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Bagaimana Kita Boleh Belajar Sejarah Pembudayaan Berbasikal di Amsterdam?

Sejak beberapa hari kebelakangan ini, kisah para penunggang basikal bergaduh dengan penguatkuasa DBKL tiba-tiba menjadi tular. Sebelum daripada itu, 8 orang remaja di Johor meninggal dunia apabila dilanggar kereta pada jam 3.00 pagi.

Kita sedia maklum, Kuala Lumpur sudah membudayakan ‘KL Car Free Morning’ pada setiap hari Ahad, minggu Pertama dan Ketiga setiap bulan. Mahu tahu lanjut, boleh lawati laman sesawang KL Car Free Morning.

Akhir tahun 2016 yang lalu, seorang kakitangan Dewan Bahasa dan Pustaka, dipercayai dilanggar-lari sewaktu berbasikal di lebuhraya DUKE.

Proses pendidikan kepada masyarakat untuk membudayakan penggunaan basikal selain daripada tujuan rekreasi, adalah proses yang berterusan. Beberapa kejadian yang menyayat hati atau tidak sepatutnya berlaku ini harus mampu menjadi pemangkin untuk Malaysia memperbaiki dan mempertingkatkan lagi prasarana dan juga menyediakan insentif bagi penggunaan basikal untuk aktiviti meneruskan kehidupan (bukan sekadar untuk tujuan berekreasi semata-mata)

Di bawah ini, saya kongsikan sebuah artikel mengenai sejarah ringkas bagaimana Amsterdam menjadi sebuah bandar yang mesra dengan pengangkutan basikal:


A typical Amsterdam street scene sees countless cyclists either heading to or from work, transporting young children to school, or carrying anything from groceries or house pets to impressively tricky artefacts like ladders or even bulky furniture. With this in mind, it can seem to outsiders like cycling is simply built into the Dutch DNA. In reality, the Netherlands’ renowned cycling prowess is a hard-won combination of urban planning, government spending and people power.

Most visitors are still shocked, however, by the vast numbers of bicycles, and the wide variety of cyclists: from students to police officers and from bank staff to couriers, cycling is the most egalitarian mode of transport. The Mayor of Amsterdam and City alderpersons also cycle. Even King Willem-Alexander cycles regularly with his family.

Building Amsterdam’s cycling infrastructure

The popularity of cycling in Amsterdam is undoubtedly aided by the fact that Amsterdam is flat, compact and densely populated and the climate mostly moderate. But Gerrit Faber of the Fietsersbond, or Cyclists’ Union notes that “It’s not what we have because of our genes. We built it – and other cities can, too.”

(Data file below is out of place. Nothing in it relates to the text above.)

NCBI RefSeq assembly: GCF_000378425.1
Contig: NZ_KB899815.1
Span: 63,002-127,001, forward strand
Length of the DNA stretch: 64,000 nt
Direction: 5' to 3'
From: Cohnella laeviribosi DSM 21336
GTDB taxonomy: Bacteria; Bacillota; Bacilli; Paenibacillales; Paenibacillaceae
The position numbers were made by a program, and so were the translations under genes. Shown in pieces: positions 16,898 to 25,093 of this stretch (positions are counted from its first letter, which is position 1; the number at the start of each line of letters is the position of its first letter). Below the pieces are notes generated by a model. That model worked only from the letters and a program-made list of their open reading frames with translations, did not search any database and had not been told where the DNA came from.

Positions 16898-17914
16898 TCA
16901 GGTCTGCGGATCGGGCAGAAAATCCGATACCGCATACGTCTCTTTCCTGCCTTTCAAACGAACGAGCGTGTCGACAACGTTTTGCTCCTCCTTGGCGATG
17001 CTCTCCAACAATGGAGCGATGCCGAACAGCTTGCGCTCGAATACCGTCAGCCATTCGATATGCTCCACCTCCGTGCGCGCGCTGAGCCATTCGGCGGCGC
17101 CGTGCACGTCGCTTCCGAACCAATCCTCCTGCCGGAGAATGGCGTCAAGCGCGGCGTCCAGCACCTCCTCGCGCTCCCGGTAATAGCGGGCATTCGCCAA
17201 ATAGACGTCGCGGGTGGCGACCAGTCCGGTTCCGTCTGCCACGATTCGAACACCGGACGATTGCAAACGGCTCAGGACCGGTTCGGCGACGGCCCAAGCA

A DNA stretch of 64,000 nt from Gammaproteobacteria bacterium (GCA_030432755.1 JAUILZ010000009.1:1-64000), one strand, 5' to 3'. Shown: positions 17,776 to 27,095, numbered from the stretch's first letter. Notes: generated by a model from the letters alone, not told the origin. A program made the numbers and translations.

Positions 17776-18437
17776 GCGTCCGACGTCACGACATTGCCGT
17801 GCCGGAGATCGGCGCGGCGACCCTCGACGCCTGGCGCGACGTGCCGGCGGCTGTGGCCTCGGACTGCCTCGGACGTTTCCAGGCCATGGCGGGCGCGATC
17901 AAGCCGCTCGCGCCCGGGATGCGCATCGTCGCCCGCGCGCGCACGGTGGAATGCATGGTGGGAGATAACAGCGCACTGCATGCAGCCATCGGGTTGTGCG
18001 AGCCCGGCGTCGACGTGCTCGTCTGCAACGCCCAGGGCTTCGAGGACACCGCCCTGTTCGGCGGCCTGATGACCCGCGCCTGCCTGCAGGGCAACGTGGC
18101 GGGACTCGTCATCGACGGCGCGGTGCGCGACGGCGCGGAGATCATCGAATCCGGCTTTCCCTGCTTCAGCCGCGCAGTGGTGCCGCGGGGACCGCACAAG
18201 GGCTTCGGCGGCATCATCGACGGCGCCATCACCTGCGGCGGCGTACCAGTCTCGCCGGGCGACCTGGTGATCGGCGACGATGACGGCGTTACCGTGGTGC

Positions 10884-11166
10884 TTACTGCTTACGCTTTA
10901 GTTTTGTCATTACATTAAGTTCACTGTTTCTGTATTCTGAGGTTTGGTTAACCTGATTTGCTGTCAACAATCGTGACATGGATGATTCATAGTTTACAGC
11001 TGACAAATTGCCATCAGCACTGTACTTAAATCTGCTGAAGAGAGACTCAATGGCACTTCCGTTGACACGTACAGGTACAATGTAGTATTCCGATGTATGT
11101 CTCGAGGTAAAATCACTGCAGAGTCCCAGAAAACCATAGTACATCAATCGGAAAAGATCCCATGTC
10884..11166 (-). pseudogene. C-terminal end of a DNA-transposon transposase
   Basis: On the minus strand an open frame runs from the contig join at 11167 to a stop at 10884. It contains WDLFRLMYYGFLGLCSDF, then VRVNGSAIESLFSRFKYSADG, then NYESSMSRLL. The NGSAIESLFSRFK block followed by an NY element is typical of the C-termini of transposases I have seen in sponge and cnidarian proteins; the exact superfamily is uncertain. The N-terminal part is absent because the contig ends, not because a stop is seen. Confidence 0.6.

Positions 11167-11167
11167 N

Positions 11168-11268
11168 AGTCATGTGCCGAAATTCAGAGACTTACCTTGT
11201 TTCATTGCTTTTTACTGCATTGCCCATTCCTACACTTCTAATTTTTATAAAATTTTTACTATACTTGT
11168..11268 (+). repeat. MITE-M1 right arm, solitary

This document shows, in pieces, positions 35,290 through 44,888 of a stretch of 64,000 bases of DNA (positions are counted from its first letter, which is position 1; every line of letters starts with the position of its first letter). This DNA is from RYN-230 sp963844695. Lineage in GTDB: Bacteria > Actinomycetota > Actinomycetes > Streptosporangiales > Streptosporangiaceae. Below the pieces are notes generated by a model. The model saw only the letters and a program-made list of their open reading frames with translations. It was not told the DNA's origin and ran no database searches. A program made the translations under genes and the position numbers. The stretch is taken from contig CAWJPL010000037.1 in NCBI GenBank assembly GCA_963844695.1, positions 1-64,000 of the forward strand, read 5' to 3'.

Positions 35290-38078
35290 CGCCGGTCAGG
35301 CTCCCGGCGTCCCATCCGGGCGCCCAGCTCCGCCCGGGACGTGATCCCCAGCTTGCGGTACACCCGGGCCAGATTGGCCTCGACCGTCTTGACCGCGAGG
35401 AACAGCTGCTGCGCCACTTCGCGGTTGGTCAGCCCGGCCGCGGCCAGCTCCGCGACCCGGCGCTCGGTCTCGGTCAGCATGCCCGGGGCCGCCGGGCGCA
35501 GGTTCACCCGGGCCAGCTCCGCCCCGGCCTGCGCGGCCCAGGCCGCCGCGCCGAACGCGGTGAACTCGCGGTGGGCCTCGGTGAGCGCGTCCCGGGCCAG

He is referring to the investment in cycling infrastructure that began in earnest in the 1970s, following a post-war boom in auto reliance that led to unacceptably high death rates for cyclists. In 1971, more than 3,000 people were killed by cars, 450 of them children. “At that moment, people decided we don’t want it and we built what we have today,” says Faber.

Today there are some 400 kilometres of bicycle paths criss-crossing the city, with an estimated half of all city journeys taking place on two wheels – pretty impressive for what began as an ‘elitist pastime’ in the 1890s.

Rolling rebellion in wartime

Cycling remained the main mode of transportation in the country’s pre-World War II days and even played a role during the Nazi occupation of the city in the 1940s. “The Germans hated Amsterdam cyclists,” says Pete Jordan, author of In the City of Bikes, with “their attitude full of bravado, like it is today – running red lights and being anarchistic.” As Amsterdam cyclists purposely slowed up convoys and refused to give way to German vehicles, cycling, says Jordan, became “the biggest expression of resistance to the Nazis… It gave ordinary people satisfaction that they were hindering the Nazi cause.”

With the car replacing the bicycle after the war and even the city’s mayor tolling the velo’s death knoll in 1965, urban planners rushed to accommodate four-wheeled vehicles. One thankfully nixed 1960s plan was even to pave over the city centre’s historic canals to make way for cars. Today, however, those cars that five decades ago haphazardly filled the city’s most famous squares – Rembrandtplein, Leidseplein – are gone. In their place are thousands of bicycles.

Looking to the future

The Fietsersbond’s Michel Post has a vision for the Amsterdam of the future: the city’s car traffic will decrease to the point where there won’t be a need for cycle lanes at all, as bicycles move off the curb and claim the streets. “Cars will consider themselves guests,” he says, elevating Amsterdam’s status as the world’s biking capital to new heights.

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